CPI changes in all key sectors/commodities constituting Ghana’s CPI pot
Source: Ghana Statistical Service, 2012
Inflation in the Communications industry in Ghana now stands at 0.6 per cent, which is the lowest among all the key sectors in Ghana, according to the Consumer Price Index (CPI) from the Ghana Statistical Service.
The near-zero growth in telecom inflation in Ghana has produced a stabilization effect on Ghana’s global CPI, and has also impacted positively on national inflation levels.
The CPI from the Ghana Statistical Service, covering the period between January and July 2012 indicate that, while Telecoms recorded a stable inflation of 0.7% each month, Transportation chalked some 19% inflations being the highest commodity group in country.
Electricity, which constitutes some 50% of the operational cost of the telecom companies, recorded an 8% average inflation over the same period.
The CPI also showed that in August and September 2012, Telecoms inflation dropped even further to 0.2%, with the highest commodity group still being Transportation, which rose marginally to 19.4%.
Meanwhile, between the first and third quarters of the year, Inflation on Education service stood at 10.2%, Food and non-alcoholic beverages, 4.7%, Hotels and Restaurants, 7%, Health, 8.6%, Alcohol and Tobacco, 15.1%; Recreation and Culture, 14%.
The others are Clothing and Footwear, 13.8%; Furnishing and Household equipment, 14.1%; Housing, Water and Gas, 8% and Miscellaneous Goods and Services, 15.9%.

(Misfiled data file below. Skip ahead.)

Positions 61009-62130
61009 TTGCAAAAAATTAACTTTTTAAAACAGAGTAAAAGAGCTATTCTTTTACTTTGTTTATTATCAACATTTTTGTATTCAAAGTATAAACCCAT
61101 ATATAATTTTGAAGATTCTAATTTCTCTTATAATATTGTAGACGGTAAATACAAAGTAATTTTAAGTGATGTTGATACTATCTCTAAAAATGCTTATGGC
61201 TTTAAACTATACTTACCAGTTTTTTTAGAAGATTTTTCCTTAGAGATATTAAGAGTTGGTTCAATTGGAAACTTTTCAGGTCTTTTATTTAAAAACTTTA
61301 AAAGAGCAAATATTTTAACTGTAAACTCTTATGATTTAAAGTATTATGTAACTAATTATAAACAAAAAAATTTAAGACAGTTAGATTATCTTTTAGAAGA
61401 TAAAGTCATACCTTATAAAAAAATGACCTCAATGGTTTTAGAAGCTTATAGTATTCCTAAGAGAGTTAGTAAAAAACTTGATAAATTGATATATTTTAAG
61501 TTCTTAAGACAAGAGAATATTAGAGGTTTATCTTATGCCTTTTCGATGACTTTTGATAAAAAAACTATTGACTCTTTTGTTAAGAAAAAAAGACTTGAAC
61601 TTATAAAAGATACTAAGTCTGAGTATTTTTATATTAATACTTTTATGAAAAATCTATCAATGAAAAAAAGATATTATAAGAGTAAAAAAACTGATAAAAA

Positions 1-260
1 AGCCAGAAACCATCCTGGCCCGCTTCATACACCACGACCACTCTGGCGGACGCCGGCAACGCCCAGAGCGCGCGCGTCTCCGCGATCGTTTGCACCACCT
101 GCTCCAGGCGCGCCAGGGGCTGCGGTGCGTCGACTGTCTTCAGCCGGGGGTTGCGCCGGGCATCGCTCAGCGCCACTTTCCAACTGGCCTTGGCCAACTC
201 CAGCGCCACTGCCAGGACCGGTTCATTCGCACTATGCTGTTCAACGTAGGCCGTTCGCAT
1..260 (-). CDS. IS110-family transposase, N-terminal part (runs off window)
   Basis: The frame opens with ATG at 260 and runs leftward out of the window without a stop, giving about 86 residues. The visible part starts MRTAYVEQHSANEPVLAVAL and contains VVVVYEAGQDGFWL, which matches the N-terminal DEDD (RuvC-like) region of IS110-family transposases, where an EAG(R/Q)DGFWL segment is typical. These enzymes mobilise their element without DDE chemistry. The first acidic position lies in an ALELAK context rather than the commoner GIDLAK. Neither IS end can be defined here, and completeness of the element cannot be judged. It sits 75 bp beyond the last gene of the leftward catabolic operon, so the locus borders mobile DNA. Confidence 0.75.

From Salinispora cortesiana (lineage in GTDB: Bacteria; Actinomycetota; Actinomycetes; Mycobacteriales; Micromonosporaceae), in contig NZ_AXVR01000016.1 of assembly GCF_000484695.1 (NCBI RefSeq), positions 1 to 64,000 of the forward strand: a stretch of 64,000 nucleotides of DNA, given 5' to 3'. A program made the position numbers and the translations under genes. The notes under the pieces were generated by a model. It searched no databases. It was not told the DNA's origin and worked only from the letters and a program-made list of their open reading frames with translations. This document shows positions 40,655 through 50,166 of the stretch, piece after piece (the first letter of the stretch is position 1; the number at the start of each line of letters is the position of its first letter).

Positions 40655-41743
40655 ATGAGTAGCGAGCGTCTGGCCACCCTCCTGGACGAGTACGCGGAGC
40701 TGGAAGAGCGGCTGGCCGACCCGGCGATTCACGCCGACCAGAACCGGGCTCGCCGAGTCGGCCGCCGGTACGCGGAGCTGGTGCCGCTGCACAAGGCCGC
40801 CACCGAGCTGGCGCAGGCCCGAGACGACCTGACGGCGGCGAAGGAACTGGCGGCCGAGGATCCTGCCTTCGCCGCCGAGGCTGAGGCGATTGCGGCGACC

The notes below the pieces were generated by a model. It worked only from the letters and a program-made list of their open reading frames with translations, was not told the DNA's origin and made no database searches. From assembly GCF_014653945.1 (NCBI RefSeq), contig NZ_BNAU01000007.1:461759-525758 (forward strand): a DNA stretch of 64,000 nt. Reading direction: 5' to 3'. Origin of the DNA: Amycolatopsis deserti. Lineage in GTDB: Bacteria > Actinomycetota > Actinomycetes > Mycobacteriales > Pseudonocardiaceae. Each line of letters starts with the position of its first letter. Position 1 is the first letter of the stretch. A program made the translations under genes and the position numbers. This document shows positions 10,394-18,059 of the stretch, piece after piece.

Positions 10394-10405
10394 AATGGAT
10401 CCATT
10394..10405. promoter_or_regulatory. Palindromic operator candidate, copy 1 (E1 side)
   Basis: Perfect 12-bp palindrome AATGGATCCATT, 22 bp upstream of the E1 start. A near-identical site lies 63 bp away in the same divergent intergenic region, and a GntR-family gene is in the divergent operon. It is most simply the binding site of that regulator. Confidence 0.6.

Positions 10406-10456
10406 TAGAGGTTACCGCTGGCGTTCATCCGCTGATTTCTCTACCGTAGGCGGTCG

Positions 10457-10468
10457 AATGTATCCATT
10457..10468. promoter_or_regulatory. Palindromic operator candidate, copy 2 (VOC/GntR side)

The CPI showed that while the cost of service kept rising in all sectors of the economy, telecom tariffs keep falling due to stiff competition in the industry.
Globally, telecom tariffs keep falling while the cost of operations for the telecom industry keeps rising.
According to the Affordable Mobile Communication Study by Nokia in 2011, Ghana has one of the lowest telecoms tariffs in the world, meanwhile up to 38% of telecom operators’ revenues go into taxes in Ghana.
According to the Ghana Chamber of Telecommunications, the telecoms operators have invested a total of US$5.5 billion in Ghana so far, and have created over 1.5 million direct and indirect jobs.
The sector is responsible for 10% of government tax revenues, and contributes a higher percentage of GDP than agriculture does, even though the Ghanaian economy is predominantly agriculture based.
The telecom operators have been advocating for the abolishment of the double tax regime under the communications service tax (talk tax). They also want the 20% import tax on SIM cards abolished because the reasons for that tax are unjustifiable.
The telcos have also been negotiating with local government agencies for some leniency in the charges and levies on installations of infrastructure meant to extend and improve the quality of voice and broadband services across country.
Meanwhile the telcos are also hustling with hundreds of cable cuts, particularly due to road construction, costing the players up to GHC10million a year in repairs and replacement.